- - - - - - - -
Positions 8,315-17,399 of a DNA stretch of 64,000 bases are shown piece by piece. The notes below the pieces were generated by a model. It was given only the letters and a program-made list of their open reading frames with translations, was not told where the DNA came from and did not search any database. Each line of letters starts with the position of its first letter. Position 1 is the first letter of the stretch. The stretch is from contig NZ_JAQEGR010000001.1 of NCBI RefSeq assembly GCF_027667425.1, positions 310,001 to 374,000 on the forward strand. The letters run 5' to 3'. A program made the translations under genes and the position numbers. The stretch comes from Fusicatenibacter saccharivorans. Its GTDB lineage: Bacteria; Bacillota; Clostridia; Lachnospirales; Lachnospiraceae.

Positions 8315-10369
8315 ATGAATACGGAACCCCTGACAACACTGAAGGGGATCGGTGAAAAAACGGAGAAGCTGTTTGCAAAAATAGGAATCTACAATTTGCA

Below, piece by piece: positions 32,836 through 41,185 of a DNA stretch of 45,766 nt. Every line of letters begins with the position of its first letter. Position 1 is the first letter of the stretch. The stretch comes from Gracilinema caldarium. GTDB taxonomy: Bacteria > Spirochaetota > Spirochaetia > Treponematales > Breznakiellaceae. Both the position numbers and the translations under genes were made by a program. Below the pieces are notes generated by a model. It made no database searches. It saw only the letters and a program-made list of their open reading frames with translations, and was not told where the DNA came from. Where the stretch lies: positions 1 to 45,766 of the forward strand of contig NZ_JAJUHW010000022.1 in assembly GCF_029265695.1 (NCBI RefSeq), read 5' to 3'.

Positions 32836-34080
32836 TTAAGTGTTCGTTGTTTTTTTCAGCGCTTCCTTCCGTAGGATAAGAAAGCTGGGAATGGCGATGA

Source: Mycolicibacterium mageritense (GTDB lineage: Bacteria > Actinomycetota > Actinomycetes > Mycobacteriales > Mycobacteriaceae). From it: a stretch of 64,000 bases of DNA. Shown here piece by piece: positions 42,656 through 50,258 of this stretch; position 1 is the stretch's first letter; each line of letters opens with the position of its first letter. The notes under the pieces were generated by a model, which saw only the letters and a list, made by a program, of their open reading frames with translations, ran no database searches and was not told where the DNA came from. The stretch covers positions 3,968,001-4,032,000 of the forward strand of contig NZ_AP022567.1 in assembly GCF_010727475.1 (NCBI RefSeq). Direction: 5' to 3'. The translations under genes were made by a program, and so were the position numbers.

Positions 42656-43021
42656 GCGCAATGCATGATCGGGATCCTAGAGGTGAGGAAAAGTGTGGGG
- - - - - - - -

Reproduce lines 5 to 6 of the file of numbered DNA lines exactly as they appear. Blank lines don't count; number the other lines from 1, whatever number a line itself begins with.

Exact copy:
Positions 32836-34080
32836 TTAAGTGTTCGTTGTTTTTTTCAGCGCTTCCTTCCGTAGGATAAGAAAGCTGGGAATGGCGATGA